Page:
July 17, 2019 at 11:19am
#962768
Saw the indie movie, Yesterday, for a second time last night. Of course, mashing Ed Sheeran music in with so many Beatles hits makes it sweet for the ears and body. The struggle of the main character, Jack Malik, brings it to the Everyman level needed without overcomplicating. And luckily, the movie, as a whole, doesn't fall into an assessment like the one delivered by the critical L.A. manager, describing one of Jack"s songs as, "Not so bad that I hate it, but not interesting enough for me to want to hear it again to figure why," since I know some critics wanted to pan this movie that viciously.

Decided to write this morning because I could not have told you how long ago I had written into the blog, and a straight forward message of the story is to move ahead in life, using your gifts, no matter what. Seeing that four months had gone by since my last post, I can recall that some significant things have kept me from here: I styled a 4 week course then ran it in May, Was taking time off work to assist my dad while his health and mobility were compromised. Tried sorting through some collections to sell, but much coming up rubbish, and not getting steady help to minimize in case we had to initiate any move, since the rent keeps outstripping the income. And finally, facing the family's loss of mom's second husband recently at 89 years old.

So, yeah, quite a first half of the year.

And what works in screenplays as well as in songwriting? Starting the action in the middle of the narrative. It's what Speilberg and Lucas famously presented time after time. And I realize it is even part of the genius of Lennon and McCartney songs. Consider these openers:"Help, I need somebody."
March 22, 2019 at 2:19pm
March 22, 2019 at 2:19pm
#954756
"...may your gravity by lightened by grace."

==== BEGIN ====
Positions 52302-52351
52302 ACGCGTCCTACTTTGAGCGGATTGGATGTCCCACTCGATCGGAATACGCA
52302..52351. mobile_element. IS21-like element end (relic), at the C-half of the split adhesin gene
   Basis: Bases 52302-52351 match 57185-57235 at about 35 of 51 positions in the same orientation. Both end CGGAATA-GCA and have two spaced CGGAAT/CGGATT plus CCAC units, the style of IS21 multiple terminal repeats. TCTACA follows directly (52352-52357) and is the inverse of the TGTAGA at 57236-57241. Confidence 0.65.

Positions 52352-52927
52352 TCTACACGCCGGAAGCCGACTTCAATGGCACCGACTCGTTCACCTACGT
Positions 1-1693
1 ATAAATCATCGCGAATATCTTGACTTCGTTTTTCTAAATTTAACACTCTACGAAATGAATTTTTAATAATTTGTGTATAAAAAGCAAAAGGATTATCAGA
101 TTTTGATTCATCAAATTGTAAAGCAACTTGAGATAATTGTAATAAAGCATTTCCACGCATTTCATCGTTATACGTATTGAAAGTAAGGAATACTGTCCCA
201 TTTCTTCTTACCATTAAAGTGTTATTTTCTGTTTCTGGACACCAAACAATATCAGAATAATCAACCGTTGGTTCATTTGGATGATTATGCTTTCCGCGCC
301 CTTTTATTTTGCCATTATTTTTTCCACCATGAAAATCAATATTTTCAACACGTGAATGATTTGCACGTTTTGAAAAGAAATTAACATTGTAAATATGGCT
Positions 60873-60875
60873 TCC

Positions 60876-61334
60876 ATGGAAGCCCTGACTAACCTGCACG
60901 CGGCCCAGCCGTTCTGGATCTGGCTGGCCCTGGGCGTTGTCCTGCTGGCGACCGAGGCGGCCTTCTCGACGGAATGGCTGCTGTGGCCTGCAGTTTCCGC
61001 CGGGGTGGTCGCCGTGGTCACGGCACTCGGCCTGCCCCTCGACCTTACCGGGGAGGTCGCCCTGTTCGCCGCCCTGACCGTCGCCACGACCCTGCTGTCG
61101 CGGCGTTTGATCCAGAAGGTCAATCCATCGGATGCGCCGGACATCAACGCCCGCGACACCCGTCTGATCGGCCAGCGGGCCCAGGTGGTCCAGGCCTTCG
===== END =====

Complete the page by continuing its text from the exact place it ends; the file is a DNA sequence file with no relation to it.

a line from poem, Equilibrium by John O'Donohue

Feels like a day to write. Rather than strictly denying myself a thing during Lent, I have watched my reactions to turning away from that thing, or more broadly, any "added" thing that I notice has me obsessively desiring or planning the acquisition of it. I chose a particularly hard one this year: bread. I also thought about denying myself (Starbucks) coffee for 40 days. I am not even a Catholic adherent -- I simply wanted to have a spiritual experience via the historically Catholic practice. In the first 15 days, I can report that I dutifully keep a journal of what mental struggles come, if they manifest at all.

I did not truly go gluten-free. Balancing my emotions and the safety of my family in having to deal with my emotions is the prime consideration. My body, in the way it operates, needs carbs. But the elimination of bread makes my choices and the planning of meals more conscious. I have easily turned away some pan dulce offered by a co-worker, and feel accomplished in lumping muffins and donuts into the defined restriction column that is my bread.

I also confess that I have not been entirely successful in just these first seventeen days of abstaining. My first blatant break took place this week since I was using up a sourdough loaf in preparing the family's evening meal. I at least consider it was worth the utilitarian joy of cheating with a quality product, rather than debasing myself for some second-rate, preservative-laden and/ or flavorless indulgence from a convenience store. It, or the offering today, is very likely the reason my mind has been pushed to write in the blog today. The company is providing pizza, and that is what I will accept today for lunch. (There might also be good salad).

I chose, in advance, to accept bread if it is offered. To spend the time begging off, in my opinion, speaks from ego or the aggrandizement of willpower to another, and is as bad a practice. It is counter to the peace and poise I am trying to gain.

So, still, I feel my experiment goes well. I feel balanced rather than aggrieved. I have a practiced ability to silently reflect what goes through my mind. Having this quality of equilibrium, considering my divine essence in the experience of human want, is this not how the desert wandering of Jesus magnified his purpose, at least as the story goes? During the season of Lent, and entering into the sacred mysteries of Easter, I appreciate this life --accentuated by my conscious application of spiritual and scientific inquiry about what it is.
March 13, 2019 at 10:25pm
March 13, 2019 at 10:25pm
#954298
Ideas are abandoned quicky, sometimes for me within a week. Mindset is not. I need to think about what part of my usually supportive and peaceful mindset hinders me in this area.

Submitting a resume for a new job usually hits this trap. Despite how excited I may get about a job description, the fact that I do not have a resume worked out for a particular leap -- requiring me to rewrite it -- that work stops me, I guess.

My spouse told me he had a bad dream yesterday -- finding himself homeless and alone. I know he did not read my last blog post. But huh?